Who’s Watching the Watch List?
by John Graham
Heading for Oakland from Seattle to see my grandkids last week, the Alaska Airline check-in machine refused to give me a boarding pass. Directed to the ticket counter, I gave the agent my driver’s license and watched her punch keys at her computer.
Frowning, she told me that my name was on the national terrorist No Fly Watch List and that I had to be specially cleared to board a plane. Any plane. Then she disappeared with my license for ten minutes, returning with a boarding pass and a written notice from the Transportation Security Administration (TSA) confirming that my name was on a list of persons “who posed, or were suspected of posing, a threat to civil aviation or national security.”
No one could tell me more than that. The computer was certain.
Back home in Seattle, I called the TSA 800 number, where I rode a merry-go-round of pleasant recorded voices until I gave up. Turning to the TSA website, I downloaded a Passenger Identity Verification Form that would assist the TSA in “assessing” my situation if I sent it in with a package of certified documents attesting to who I was.
I collected all this stuff and sent it in. Another twenty minutes on the phone to the TSA uncovered no live human being at all, let alone one who would tell me what I’d presumably done to get on The List. Searching my own mind for possible reasons, I’ve been more and more puzzled. I used to work on national security issues myself for the State Department and I know how dangerous our country’s opponents can be. To the dismay of many of my more progressive friends, I’ve given the Feds the benefit of the doubt on homeland security. I tend to dismiss conspiracy theories as nonsense and I take my shoes off for the airport screeners with a smile.
I’m embarrassed that it took my own ox being gored for me to see the threat posed by the Administration’s current restricting of civil liberties. I’m being accused of a serious—even treasonous—criminal intent by a faceless bureaucracy, with no chance (that I can find) to refute any errors or false charges. My ability to earn a living is threatened—I speak on civic action and leadership all over the world, including recently at the US Air Force Academy. Plane travel is key to my livelihood.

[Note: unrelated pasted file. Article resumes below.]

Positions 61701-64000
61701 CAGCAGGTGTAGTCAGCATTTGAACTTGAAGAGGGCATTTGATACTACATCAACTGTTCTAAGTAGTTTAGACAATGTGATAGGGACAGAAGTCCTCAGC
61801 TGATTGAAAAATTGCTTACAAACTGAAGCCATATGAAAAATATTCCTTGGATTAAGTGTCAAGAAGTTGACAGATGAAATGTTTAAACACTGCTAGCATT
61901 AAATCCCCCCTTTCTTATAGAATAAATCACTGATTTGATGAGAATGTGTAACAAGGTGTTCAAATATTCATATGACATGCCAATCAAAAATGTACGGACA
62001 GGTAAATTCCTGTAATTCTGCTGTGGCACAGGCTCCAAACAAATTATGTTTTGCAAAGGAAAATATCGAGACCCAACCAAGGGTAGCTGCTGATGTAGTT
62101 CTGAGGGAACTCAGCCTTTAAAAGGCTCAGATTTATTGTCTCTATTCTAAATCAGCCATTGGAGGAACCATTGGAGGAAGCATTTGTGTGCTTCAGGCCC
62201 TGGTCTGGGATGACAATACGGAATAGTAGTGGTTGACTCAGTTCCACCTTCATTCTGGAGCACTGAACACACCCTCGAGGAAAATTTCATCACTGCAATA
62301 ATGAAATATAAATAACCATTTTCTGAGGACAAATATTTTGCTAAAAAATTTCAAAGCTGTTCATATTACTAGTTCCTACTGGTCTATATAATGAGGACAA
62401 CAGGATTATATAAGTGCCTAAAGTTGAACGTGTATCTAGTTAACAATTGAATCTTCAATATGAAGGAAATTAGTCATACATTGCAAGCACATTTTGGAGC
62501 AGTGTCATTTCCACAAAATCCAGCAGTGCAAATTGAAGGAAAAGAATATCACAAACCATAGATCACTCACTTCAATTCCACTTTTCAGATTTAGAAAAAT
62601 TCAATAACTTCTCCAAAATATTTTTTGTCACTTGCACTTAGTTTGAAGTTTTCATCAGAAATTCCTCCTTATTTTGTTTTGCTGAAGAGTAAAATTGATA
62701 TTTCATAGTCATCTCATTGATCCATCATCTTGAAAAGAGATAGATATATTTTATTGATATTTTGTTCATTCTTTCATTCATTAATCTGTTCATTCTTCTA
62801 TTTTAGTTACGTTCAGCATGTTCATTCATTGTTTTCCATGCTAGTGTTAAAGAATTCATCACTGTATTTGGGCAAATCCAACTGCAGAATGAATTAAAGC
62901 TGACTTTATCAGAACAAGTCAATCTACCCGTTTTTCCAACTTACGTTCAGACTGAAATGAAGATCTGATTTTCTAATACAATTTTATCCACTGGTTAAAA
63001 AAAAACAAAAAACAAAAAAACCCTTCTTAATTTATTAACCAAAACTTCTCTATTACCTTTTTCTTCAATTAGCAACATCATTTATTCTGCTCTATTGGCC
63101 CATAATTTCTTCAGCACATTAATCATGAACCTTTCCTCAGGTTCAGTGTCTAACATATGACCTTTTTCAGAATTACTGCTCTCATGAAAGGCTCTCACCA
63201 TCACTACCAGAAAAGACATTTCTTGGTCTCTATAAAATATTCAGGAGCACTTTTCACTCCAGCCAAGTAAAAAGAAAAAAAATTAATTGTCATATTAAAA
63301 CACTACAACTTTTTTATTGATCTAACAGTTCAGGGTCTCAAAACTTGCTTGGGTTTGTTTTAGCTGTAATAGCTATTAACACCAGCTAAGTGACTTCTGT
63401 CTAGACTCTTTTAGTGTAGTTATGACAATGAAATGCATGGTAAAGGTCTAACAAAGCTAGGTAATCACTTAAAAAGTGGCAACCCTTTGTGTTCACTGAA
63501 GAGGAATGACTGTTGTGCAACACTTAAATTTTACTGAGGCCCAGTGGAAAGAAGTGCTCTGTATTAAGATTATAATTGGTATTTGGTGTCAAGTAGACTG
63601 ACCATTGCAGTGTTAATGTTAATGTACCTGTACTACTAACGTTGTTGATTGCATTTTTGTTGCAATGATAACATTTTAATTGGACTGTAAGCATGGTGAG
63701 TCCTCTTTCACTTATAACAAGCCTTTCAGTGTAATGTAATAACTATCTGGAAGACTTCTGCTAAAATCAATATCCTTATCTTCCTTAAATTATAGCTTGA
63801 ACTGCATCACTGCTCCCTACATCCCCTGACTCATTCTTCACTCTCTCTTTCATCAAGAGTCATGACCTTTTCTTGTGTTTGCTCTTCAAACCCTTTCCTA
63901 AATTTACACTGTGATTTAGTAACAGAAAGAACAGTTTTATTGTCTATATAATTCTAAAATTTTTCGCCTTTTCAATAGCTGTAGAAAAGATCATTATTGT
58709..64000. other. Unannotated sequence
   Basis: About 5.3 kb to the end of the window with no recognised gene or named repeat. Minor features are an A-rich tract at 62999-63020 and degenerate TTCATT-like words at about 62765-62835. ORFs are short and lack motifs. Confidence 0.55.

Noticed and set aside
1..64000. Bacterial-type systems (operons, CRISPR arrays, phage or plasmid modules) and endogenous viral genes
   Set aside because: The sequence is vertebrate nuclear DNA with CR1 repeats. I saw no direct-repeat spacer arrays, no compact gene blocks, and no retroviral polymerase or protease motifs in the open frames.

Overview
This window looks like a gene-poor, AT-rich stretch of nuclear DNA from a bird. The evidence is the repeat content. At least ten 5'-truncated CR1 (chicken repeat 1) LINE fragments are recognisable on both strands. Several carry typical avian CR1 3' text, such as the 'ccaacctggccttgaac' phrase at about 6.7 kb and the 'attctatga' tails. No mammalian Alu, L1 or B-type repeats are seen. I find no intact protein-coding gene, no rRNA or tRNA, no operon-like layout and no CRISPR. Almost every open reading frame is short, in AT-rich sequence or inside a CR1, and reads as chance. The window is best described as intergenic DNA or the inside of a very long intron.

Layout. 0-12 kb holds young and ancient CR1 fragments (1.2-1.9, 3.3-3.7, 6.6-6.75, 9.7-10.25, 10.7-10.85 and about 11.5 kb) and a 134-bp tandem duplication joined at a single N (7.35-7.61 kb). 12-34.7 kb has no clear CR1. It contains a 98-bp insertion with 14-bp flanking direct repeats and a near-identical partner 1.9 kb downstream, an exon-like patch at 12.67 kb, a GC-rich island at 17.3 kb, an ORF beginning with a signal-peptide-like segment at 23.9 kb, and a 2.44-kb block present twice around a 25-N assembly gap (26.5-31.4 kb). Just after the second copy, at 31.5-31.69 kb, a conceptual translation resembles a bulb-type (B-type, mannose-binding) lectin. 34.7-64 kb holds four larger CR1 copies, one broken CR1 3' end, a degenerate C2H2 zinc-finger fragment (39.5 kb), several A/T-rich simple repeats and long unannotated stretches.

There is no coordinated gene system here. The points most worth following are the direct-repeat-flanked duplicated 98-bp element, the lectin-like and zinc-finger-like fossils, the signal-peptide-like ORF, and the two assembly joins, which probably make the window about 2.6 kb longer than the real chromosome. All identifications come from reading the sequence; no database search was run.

According to a recent MSNBC piece, thousands of Americans are having similar experiences. And this is not Chile under Pinochet. It’s America. My country and yours.
With no real information to go on, I’m left to guess why this is happening to me. The easiest and most comforting guess is that it’s all a mistake (a possibility the TSA form, to its credit, allows). But how? I’m a 63-year-old guy with an Anglo-Saxon name. I once held a Top Secret Umbra clearance (don’t ask what it is but it meant the FBI vetted me up the whazoo for months). And since I left the government in 1980, my life has been an open book. It shouldn’t be hard for the government to figure out that I’m not a menace to my country.
But if they do think that—I can’t see how. Since 1983 I’ve helped lead the Giraffe Heroes Project, a nonprofit that moves people to stick their necks out for the common good. In the tradition of Gandhi, King and Mandela, that can include challenging public policies people think are unjust. But in 1990, the Project’s founder and I were honored as “Points of Light” by the first President Bush for our work in fostering the health of this democracy. I’ve just written a book about activating citizens to get to work on whatever problems they care about, instead of sitting around complaining.
I’m also engaged in international peacemaking, working with an organization with a distinguished 60-year record of success in places ranging from post-war Europe to Africa. Peacemakers must talk to all sides, so over the years I’ve met with Cambodians, Sudanese, Palestinians, Israelis and many others. You can’t convince people to move toward peaceful solutions unless you understand who they are.